UK: Spurge Hawkmoth; Leafy Spurge Hawkmoth, F: Sphinx de l'Euphorbe, D: Wolfsmilchschwärmer, RUS: Molochainyi Brazhnik, S: Vitsprötad Skymningssvämare, NL: Wolfsmelkpijlstaart, CZ: Lišaj pryšcový, H: kutyatejszender, E: esfinge de la lechetrezna, PL: Zmrocznik wilczomleczek, FIN: Tyräkkikiitäjä, I: sfinge dell'euforbia, HR: mlječikin ljiljak, DK: Vortemælksværmer, EST: Piimalille-vöötsuru.Deilephila robertsi Butler, 1880, Proc. zool. Soc. Lond. 1880: 412.
Type locality: Kandahar, Afghanistan.
(Taxonomic note. The eastern populations from the Pamirs, Afghanistan and ?Kashmir (subsp. orientalis Ebert, 1969) are often regarded as a separate subspecies of Hyles robertsi, which some authors consider to be a distinct species (Kitching & Cadiou, 2000). However, larvae from Shiraz, Iran, which produced typical adults of Hyles euphorbiae robertsi, were indistinguishable from larvae from southern Turkey which produced typical Hyles euphorbiae conspicua (Rothschild & Jordan, 1903) (Pittaway, pers. obs.). The work of Hundsdörfer, Mende, Kitching & Cordellier (2011) has started to resolve this contradiction.
Based on mtDNA studies, three individuals from near Esfahan in central Iran, and another from Kaleybar in northern Iran, carried the most common haplotype of Hyles euphorbiae (Linnaeus, 1758). On the basis of adult wing morphology, the moth from Kaleybar was originally determined as Hyles euphorbiae, an identification now confirmed by the sequence data. This demonstrated that Hyles euphorbiae does occur in Iran, contrary to the distribution map in Danner et al. (1998). In contrast, one individual from Lalehzar in southern Iran and three from Natanz and Yazd in central Iran carried a haplotype distinct from that of Hyles euphorbiae. Hundsdörfer, Mende, Kitching & Cordellier (2011) considered that these may represent the 'true' Hyles robertsi, although further sampling from central and southern Iran, and southern Afghanistan, is necessary to confirm this.
It thus appears that Hyles robertsi may indeed be a good species, but limited to the area south and east of Esfahan, Iran. The populations in northern Iran and across southern Turkmenistan, Uzbekistan and Tajikistan are probably Hyles euphorbiae, even though many adults look superficially like Hyles robertsi. As mtDNA studies only track the maternal lineage, these populations may eventually be found to represent a hybrid zone.)
Holarctic; western Palaearctic region. Pleistocene refuge: Polycentric -- Turkestan and Turanoeremic refugia.
Wingspan: 65--85mm. Very similar to Hyles euphorbiae euphorbiae but usually distinguished by the silver-white, oblique median stripe of the forewing and by the fringes of the tergites being pure white. In some individuals the oblique median stripe and forewing submarginal areas may be flushed with pale pink, and in others speckled with many small, dark streaks. Females are often very much larger than the males.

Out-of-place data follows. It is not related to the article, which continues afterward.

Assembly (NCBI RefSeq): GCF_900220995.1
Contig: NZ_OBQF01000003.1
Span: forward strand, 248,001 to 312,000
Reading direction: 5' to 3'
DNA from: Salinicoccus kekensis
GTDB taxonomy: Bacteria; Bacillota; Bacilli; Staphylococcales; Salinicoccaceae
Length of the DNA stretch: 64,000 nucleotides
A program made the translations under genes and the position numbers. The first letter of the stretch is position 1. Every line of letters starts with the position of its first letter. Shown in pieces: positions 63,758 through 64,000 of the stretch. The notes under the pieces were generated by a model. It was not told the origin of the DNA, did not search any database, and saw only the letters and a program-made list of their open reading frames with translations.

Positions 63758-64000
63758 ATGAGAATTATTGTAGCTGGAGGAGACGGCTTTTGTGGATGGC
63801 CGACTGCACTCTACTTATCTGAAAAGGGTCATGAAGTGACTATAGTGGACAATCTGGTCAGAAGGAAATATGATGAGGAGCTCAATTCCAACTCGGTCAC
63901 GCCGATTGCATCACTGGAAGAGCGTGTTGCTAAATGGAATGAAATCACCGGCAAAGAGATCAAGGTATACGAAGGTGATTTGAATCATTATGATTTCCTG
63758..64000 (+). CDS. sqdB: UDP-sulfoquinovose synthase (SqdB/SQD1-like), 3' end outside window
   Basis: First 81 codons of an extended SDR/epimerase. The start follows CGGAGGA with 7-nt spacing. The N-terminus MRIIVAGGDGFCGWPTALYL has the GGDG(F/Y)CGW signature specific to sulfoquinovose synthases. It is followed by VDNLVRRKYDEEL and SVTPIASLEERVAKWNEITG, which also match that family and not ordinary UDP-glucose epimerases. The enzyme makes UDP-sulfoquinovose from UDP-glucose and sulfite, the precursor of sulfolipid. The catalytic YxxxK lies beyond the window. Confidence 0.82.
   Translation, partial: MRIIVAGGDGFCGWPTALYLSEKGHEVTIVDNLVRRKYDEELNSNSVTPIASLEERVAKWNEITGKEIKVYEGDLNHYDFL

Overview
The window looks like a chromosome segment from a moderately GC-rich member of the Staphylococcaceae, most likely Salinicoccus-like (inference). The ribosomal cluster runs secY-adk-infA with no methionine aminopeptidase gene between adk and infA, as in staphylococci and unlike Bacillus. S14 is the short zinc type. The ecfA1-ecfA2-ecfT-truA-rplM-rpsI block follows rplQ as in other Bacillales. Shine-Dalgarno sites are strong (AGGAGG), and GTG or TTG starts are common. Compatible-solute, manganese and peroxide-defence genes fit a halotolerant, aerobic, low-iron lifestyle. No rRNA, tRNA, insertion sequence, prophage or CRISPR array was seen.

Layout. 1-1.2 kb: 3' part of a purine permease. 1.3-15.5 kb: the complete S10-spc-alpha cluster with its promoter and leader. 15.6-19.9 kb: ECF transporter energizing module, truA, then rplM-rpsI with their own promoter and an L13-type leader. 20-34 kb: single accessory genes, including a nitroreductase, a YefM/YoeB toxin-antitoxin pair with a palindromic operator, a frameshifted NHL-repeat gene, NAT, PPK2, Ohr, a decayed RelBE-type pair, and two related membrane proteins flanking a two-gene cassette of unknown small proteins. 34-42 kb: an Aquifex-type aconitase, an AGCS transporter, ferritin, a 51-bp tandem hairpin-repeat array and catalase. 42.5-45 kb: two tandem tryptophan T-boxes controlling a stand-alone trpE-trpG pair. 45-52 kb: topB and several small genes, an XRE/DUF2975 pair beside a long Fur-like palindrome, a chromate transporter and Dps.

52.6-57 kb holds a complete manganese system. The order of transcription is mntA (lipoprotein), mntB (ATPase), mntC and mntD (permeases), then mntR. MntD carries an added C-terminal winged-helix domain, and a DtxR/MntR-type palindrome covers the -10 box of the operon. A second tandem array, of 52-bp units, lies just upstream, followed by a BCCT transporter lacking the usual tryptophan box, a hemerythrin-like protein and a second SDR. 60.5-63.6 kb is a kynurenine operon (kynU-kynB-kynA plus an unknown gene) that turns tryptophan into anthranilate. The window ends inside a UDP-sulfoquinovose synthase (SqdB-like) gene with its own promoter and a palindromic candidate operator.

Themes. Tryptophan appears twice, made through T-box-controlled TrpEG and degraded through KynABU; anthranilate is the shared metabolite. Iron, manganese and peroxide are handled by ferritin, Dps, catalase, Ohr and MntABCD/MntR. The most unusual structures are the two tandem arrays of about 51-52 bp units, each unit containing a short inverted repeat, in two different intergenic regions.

A montane subspecies occurring on dry, rocky slopes with Euphorbia, e.g. open steppe. Behaviour similar to subsp. Hyles euphorbiae euphorbiae.
End of March to June or later in a number of broods. July has been recorded for Kandahar, Afghanistan (Swinhoe, 1885)
OVUM: Very similar to that of subsp. Hyles euphorbiae euphorbiae.
LARVA: Full-fed, 80--100mm.
The ground colour varies from yellowish green through ochreous yellow to almost totally black; however, the general pattern remains the same for both forms (plus or minus the number of small white spots) and can be very similar to that of some southern European forms of subsp. Hyles euphorbiae euphorbiae. Populations from Yazd Province, Iran (see below), conform to those depicted by Bell & Scott (1937) from Pakistan [PLATE] and may represent 'true' Hyles robertsi, although further sampling from central and southern Iran, southern Afghanistan and Pakistan, is necessary to confirm this.
Hostplants. Herbaceous species of Euphorbia, especially Euphorbia connata in Iran (Daniel, 1971).
PUPA: Indistinguishable from subsp. Hyles euphorbiae euphorbiae. Overwinters as a pupa.
Iran (Daniel, 1961; Daniel, 1971; Kalali, 1976), the Kopet-Dagh Mountains of Turkmenistan (Derzhavets, 1984; Danov & Pereladov, 1985), eastward to central and eastern Afghanistan (Swinhoe, 1885; Bell & Scott, 1937; Ebert, 1969; Daniel, 1971), northwestern Pakistan (Daniel, 1971; Rafi et al., 2014) and the Pamirs (Ebert, 1969). As adults are easily confused with Hyles euphorbiae euphorbiae, Hyles costata (von Nordmann, 1851) and Hyles nervosa (Rothschild & Jordan, 1903), the exact distribution of this subspecies is not fully known; records from Kashmir are unconfirmed.
[In light of the work of Hundsdörfer, Mende, Kitching & Cordellier (2011), this distribution may have to be revised. [see Taxonomic note above.]]
As subsp. Hyles euphorbiae euphorbiae, from western, southern and central Europe to the Urals, southern western Siberia, the western fringes of the Altai Mountains and western China (Xinjiang Province). Also, northern Turkey, Transcaucasia, northern Afghanistan and Kyrgyzstan. Also introduced into many areas of the U.S.A. and Canada
Israel, Jordan, Lebanon, Syria, southern Turkey, northern Iraq and northwestern Iran as subsp. Hyles euphorbiae conspicua (Rothschild & Jordan, 1903), with an isolated population in the south-western mountains of Saudi Arabia.